There's one prediction of impending doom which we won't have to put up with for long, however. Barron's recently published an article entitled “Apocalypse Soon” written by Joseph E. Granville. For those of you not familiar with the name, Joe Granville gained notoriety in the 1980s by predicting a long, deep decline in stock prices. Investors taking heed of such advice missed out on one of the greatest bull markets in financial history. By drawing certain parallels between 1929 and current market conditions, Mr. Granville now predicts a cataclysmic decline in prices matched only by the Great Crash. Luckily for us the approaching “market event” is supposed to happen within a few weeks, so we will be spared a lengthy period of nail biting. For readers who are inclined to take such doomsayers seriously (something we are not prepared to do), Granville has recently published a book entitled Granville's Last Stand.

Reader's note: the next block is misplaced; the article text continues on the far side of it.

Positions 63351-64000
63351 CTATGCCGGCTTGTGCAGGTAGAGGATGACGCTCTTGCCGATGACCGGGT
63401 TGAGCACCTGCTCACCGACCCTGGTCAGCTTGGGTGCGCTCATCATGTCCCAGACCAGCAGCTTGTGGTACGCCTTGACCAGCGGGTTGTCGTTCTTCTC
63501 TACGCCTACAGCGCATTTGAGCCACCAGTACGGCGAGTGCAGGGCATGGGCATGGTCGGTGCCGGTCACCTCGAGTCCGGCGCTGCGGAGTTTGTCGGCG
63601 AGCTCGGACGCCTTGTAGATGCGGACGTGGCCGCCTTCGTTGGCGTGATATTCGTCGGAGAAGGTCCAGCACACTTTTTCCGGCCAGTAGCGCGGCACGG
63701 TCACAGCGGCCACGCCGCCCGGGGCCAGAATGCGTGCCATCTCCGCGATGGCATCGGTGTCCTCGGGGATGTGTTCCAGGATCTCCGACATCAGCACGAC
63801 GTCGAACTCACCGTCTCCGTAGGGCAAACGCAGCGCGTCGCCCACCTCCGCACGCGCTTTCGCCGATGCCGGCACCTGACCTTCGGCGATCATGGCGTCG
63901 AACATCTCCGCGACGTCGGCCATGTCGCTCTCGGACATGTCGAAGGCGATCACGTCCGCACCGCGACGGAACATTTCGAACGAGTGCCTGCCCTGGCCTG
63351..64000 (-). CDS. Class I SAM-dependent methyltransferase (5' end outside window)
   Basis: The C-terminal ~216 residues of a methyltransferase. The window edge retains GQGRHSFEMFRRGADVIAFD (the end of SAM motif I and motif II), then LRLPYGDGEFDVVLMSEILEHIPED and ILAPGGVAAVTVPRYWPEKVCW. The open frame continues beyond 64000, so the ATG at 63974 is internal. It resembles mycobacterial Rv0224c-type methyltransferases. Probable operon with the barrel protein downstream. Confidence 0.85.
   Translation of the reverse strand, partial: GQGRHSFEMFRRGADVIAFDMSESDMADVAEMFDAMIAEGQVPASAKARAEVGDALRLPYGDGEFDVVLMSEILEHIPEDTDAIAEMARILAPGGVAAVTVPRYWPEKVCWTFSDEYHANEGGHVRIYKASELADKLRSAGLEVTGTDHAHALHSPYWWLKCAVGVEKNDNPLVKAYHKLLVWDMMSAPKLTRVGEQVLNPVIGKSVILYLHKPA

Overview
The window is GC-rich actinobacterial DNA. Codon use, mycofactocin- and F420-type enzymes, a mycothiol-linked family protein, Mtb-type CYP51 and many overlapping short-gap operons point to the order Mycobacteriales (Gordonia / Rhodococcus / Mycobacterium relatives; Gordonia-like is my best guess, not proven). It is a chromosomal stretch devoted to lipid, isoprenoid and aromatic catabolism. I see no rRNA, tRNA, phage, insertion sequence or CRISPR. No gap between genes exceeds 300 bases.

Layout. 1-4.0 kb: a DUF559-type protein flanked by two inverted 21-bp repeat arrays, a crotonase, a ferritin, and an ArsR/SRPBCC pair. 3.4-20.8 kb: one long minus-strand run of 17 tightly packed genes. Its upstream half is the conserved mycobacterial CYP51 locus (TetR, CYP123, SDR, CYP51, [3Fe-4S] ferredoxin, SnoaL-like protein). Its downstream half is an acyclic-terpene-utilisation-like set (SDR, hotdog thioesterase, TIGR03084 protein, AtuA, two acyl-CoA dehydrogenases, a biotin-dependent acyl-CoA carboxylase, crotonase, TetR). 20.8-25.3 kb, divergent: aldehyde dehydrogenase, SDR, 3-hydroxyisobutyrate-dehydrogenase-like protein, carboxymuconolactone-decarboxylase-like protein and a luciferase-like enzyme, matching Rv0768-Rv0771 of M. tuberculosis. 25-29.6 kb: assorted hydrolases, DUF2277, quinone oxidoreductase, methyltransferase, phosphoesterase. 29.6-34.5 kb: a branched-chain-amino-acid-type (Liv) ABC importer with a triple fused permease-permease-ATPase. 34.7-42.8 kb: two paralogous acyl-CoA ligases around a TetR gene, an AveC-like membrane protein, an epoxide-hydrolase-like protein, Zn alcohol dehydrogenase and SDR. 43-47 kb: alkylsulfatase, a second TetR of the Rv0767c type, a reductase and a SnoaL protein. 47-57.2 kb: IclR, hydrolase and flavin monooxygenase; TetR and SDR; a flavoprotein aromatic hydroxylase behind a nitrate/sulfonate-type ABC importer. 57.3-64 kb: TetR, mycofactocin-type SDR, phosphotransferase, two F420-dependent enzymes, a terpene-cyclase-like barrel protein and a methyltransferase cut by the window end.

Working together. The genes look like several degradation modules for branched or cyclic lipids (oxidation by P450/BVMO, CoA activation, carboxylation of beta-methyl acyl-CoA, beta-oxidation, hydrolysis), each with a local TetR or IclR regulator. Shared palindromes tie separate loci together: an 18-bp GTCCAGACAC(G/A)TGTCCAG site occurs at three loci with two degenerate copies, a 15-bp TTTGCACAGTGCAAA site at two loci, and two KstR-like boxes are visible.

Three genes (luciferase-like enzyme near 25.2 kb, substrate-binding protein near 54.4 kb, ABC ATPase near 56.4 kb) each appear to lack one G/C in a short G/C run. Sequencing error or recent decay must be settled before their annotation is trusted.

Investing With An Eye To Calamity

Sounding a more serious note regarding these so-called “market risks”: we do consider the possibility of severe market “breaks” in our work, perhaps more so than many in our business. (In fact, we have been accused of being “too risk averse”, as if that were possible when dealing with someone else's money.) We are responsible for the investment of some very conservative funds and clients, potential clients and others sometimes ask how we would react in the event of a serious decline in security prices. There are probably as many approaches to dealing with such an eventuality as there are investors, but many of these schemes seem to rely on instinct or the advice of individuals such as Mr. Granville to get the investor out of harm's way in time. Our oft-stated view is that such attempts to predict markets are a waste of time. Instead, in our investment operations we are very attuned to valuation levels of securities and keep the possibility of market declines in mind at all times in order to prepare for and take advantage of them, as opposed to just reacting to events. There are three elements to our approach: exposure, selection and flexibility.

Exposure